Objective: We hypothesized that intermittent hypoxia might influence serum substance P levels, and that this effect might in turn contribute in excessive daytime sleepiness (EDS) in patients with obstructive sleep apnea syndrome (OSAS).
Patients and methods: Fifty-five patients with newly diagnosed OSAS and 15 age-matched nonapneic control subjects were enrolled in this study. Full polysomnography was performed in all patients. Single blood samples were drawn between 8:00 am and 9:00 am after the sleep study. Substance P levels were analyzed with a competitive enzyme immunoassay (substance P EIA kit; Cayman Chemical; Ann Arbor, MI).
Results: There were no significant differences in age, gender, body mass index, smoking habit, and snoring between the two groups. Serum substance P levels in the OSAS group were significantly lower than that in the control group (p < 0.0001). Serum substance P levels were positively correlated with rapid eye movement sleep (r = 0.330, p = 0.049) and slow-wave sleep (r = 0.324, p = 0.049) phases. Serum substance P levels were negatively correlated with Epworth sleepiness scale score (r = − 0.253, p = 0.048), number of total apneas during the night (r = − 0.247, p = 0.036), number of respiratory events during the night (r = − 0.266, p = 0.024), apnea-hypopnea index (r = − 0.287, p = 0.015), respiratory arousal index (r = − 0.267, p = 0.026), time spent in apnea and hypopnea (r = − 0.307, p = 0.01), average oxygen desaturation (r = − 0.265, p = 0.026), and oxygen desaturation index (r = − 0.254, p = 0.031).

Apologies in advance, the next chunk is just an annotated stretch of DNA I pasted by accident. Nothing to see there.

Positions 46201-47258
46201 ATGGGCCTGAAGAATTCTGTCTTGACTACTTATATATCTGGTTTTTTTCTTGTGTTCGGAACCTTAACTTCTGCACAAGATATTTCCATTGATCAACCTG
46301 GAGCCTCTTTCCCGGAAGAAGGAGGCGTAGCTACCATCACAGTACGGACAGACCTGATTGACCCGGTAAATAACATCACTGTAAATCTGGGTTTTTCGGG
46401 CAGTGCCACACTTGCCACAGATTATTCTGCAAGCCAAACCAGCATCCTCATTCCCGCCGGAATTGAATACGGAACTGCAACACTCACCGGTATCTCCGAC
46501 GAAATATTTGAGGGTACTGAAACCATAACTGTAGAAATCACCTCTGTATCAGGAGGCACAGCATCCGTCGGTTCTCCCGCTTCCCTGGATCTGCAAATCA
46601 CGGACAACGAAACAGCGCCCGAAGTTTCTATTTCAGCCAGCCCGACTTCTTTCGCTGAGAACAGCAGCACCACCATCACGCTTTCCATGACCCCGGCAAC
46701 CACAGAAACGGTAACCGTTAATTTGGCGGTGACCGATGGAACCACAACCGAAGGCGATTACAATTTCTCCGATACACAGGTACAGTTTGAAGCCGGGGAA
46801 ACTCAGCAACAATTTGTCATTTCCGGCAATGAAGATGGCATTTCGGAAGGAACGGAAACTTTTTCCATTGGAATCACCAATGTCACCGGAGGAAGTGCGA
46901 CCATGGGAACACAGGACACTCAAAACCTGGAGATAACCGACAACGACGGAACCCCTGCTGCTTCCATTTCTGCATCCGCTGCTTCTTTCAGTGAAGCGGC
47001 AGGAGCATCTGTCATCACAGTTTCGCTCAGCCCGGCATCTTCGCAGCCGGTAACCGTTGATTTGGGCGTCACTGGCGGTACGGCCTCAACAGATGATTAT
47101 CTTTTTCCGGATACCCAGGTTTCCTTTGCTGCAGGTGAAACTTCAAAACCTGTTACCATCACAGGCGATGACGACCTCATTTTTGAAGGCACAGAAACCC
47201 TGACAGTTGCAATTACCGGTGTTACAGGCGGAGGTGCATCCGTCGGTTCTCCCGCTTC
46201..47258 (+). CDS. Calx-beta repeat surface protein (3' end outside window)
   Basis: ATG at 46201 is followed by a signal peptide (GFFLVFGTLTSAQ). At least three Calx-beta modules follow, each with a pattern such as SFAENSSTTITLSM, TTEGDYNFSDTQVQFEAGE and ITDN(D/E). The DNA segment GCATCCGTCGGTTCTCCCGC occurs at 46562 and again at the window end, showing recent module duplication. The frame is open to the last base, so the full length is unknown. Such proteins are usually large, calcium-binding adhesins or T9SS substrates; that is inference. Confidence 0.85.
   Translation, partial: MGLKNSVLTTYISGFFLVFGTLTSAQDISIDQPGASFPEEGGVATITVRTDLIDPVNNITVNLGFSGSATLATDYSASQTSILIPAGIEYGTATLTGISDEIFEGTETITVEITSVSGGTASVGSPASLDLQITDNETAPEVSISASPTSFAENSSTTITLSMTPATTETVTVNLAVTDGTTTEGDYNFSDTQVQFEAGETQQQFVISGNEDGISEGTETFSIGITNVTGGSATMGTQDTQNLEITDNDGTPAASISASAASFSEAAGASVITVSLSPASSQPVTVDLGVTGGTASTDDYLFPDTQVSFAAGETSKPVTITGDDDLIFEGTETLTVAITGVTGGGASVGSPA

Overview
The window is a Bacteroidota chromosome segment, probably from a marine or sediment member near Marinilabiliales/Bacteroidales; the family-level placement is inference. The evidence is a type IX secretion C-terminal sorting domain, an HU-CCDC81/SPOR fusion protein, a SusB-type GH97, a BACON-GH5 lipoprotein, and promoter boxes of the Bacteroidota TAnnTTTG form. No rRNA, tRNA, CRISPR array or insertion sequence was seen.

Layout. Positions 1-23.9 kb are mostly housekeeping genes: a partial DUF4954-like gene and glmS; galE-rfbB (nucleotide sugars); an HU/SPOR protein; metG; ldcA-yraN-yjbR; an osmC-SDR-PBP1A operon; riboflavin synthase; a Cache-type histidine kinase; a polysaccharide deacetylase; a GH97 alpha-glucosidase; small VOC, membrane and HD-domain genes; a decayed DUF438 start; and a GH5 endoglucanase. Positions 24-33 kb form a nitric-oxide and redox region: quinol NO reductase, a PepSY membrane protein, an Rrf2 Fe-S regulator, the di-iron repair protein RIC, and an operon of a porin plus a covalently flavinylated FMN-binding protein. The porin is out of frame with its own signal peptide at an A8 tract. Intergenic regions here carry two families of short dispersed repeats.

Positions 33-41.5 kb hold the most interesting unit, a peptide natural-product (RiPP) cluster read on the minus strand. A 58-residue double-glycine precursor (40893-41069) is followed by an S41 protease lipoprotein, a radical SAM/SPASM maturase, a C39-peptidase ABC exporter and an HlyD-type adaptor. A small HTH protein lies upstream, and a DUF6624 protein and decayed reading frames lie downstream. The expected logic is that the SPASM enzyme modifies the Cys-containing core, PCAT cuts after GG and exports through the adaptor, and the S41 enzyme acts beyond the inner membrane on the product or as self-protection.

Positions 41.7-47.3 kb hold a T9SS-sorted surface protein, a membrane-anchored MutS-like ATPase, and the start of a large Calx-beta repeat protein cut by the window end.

Conclusion: We concluded that EDS seen in some of the OSAS patients might be associated with various pathophysiologic mechanisms including substance P levels.